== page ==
Having a plan makes things less stressful when a crisis occurs.

It is helpful to think about the kinds of crises that might occur because of your health and make a list of the help that is available, especially at night or on the weekend. Your nurse can help you to make a plan.

Generally, crisis care involves ‘out of hours’ telephone support or home visits from members of the health care team (eg nurses). You could also consider getting a personal response system, such as an alert pendant, with a button to call for help in a crisis.

Case study

Mrs Adams

Mrs Adams is an elderly lady who lives alone in her home. She is very frail and often unsteady on her feet. She wears a personal response system alert pendant around her neck, 24 hours a day. It is waterproof, so she can even wear it in the shower. If Mrs Adams falls or needs help and is unable to reach the phone, she can press the button on the pendant. This will alert a call centre, even if she is in her garden, and Mrs Adams’ family will be contacted. Having the alert pendant reassures Mrs Adams and her family that she will get help in a crisis.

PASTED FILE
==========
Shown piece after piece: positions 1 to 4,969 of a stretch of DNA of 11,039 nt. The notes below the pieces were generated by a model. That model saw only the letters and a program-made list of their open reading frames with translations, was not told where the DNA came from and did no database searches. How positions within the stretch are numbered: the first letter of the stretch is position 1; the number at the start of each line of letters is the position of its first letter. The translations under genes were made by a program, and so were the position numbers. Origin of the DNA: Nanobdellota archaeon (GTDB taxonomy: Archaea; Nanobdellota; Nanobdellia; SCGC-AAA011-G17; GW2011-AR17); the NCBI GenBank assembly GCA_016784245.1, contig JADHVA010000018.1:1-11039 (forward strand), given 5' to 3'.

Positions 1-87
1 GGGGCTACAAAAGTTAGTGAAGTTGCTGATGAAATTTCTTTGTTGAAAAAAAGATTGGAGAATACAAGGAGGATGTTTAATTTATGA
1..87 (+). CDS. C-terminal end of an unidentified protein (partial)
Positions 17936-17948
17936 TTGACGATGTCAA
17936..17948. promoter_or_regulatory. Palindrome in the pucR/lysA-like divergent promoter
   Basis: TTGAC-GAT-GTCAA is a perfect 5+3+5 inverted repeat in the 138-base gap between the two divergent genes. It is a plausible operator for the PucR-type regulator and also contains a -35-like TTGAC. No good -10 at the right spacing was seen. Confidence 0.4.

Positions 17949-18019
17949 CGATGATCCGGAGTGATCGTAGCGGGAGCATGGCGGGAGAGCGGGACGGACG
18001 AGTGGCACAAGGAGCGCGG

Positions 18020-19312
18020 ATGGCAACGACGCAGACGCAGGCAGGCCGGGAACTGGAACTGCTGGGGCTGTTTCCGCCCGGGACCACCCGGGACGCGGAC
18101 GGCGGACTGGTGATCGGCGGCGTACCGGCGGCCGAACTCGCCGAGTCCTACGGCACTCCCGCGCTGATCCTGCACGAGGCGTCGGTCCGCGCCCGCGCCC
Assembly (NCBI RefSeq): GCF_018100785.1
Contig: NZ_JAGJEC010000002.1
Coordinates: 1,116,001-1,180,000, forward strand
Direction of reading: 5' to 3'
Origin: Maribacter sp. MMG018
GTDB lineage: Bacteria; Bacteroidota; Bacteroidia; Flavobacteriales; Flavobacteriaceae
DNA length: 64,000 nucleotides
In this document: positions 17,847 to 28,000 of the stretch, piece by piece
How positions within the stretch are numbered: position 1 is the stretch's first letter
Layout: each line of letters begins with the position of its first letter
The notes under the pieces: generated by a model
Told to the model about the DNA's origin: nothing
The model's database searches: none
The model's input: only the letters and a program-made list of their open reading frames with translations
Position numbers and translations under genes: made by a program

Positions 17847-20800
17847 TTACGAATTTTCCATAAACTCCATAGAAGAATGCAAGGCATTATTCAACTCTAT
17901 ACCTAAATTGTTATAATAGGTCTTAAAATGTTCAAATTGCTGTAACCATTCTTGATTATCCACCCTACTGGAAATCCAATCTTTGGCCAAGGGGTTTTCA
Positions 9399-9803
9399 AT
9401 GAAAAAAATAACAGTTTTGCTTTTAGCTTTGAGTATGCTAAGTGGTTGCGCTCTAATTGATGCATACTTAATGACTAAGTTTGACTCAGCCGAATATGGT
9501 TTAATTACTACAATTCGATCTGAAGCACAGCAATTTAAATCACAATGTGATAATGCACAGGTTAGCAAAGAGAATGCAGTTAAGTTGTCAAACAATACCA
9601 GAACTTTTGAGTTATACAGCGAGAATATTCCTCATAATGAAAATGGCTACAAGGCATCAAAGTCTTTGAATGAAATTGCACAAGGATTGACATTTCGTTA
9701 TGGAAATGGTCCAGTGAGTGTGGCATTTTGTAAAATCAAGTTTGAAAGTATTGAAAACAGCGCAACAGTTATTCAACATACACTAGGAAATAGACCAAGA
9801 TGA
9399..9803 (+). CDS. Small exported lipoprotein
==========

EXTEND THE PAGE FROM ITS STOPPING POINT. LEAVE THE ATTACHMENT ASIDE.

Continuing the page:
What the research shows

If you are an older person with an illness that affects how long you will live, if you are frail, or if you are extremely elderly, having access to crisis care can have health benefits for you and your family carer.

What the experts agree upon

Having a plan for what to do in a crisis can avoid anxiety, even if a crisis never happens.

Those providing a palliative approach for older people living at home need to work with the older person and their family carer to develop a plan for crises that may occur.

What this means for older people

Ask your health professional what services are available to you after hours. Ask for help to make a plan for what to do in case of a health crisis.

See the Community Care Guidelines for more details (see page 7).